How to Deal with the Hard Stuff

This is How to Deal with the Hard Stuff: Relationship Edition. I’m a very communicative person, so I tend to gravitate towards people who are as well. There are exceptions in my social circle, and that can lead to some complications. When complications arise, the best thing to do is let both parties air their grievances, make sure both parties apologize regardless of their feelings towards the complaints, and move on.

It’s difficult to both share why you’re frustrated and listen to why others are frustrated with you. It’s not fun to admit that things have fallen on hard times with someone you really care about, but relationships can’t always be fun. People are different, they face different challenges and experiences that can cause shifts in their relationships. Genuine care is shown when you’re willing to have an honest conversation because it means that you really want to salvage the relationship.

Thus begs the question, do you want to salvage the relationship? Some relationships can be toxic, and those are best left in the past. The specific relationship that I’m having trouble with is not toxic, so my struggle with this question is a little more difficult. I think most relationships are worth salvaging. Any connection that hasn’t been a blight on your life is worth keeping, especially if they’ve been around for a while. As I said earlier, relationships are difficult, but they’re an integral part of the human experience. One bump in the road should not be enough to make you cut someone out of your life.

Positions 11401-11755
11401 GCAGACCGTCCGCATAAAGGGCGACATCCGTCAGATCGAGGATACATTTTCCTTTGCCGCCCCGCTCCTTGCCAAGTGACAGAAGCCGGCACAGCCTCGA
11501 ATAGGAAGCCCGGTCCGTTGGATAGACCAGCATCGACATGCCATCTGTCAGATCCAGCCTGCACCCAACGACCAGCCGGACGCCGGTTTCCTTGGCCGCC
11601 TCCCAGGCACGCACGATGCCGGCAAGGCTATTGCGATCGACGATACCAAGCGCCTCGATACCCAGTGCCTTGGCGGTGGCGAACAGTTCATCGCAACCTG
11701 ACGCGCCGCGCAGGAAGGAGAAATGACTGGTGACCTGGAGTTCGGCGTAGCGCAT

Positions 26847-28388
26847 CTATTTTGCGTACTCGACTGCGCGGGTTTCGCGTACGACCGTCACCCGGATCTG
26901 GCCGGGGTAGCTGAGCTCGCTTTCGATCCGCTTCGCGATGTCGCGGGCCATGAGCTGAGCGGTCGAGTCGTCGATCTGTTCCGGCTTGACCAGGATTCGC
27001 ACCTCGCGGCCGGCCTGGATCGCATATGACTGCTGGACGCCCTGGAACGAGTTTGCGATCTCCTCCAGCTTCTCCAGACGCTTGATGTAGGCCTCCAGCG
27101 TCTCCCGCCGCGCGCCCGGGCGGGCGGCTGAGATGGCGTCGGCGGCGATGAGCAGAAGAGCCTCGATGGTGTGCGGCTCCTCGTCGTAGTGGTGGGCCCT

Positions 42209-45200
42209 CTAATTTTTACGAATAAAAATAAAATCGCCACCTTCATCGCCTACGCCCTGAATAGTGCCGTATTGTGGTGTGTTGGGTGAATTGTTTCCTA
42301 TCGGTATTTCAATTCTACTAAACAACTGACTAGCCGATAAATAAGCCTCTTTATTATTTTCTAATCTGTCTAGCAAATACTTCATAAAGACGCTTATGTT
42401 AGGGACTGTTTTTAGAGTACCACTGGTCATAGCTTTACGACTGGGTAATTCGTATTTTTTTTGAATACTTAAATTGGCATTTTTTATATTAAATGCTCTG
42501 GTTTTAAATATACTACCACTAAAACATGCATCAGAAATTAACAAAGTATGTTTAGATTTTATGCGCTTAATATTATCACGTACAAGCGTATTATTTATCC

Don’t become defensive during this conversation. Regardless of whether or not you think your counterparts frustrations are relevant or legitimate, it still frustrated them, and you should acknowledge that. Apologizing is a hard part of this process, but if done correctly each party will feel as though their concerns have been addressed appropriately. This also means that both parties should feel slightly uncomfortable and upset, but that’s natural and healthy. If relationships were always comfortable, no one would be lonely or single.

After everything is laid out for all to bear witness to, then it is time to move on. If you’re in a relationship with someone who wants to hold grudges or use past problems against you, that is a sign of something more toxic. If you reach out to someone in an effort of reconciliation and they refuse to respond, that is most likely a toxic person. You should take pride and comfort in knowing that you did the mature, responsible thing by trying to fix the problem. If they refuse to participate in the solution, it will be a much easier fix.

Relationships are not easy, but they are simple. Communicate, support, encourage, and love those that mean a lot to you. Everything is straightforward in theory and more difficult in application. Trust the process, trust your instincts, and try to cultivate a healthy relationship in the process.

Eloragh

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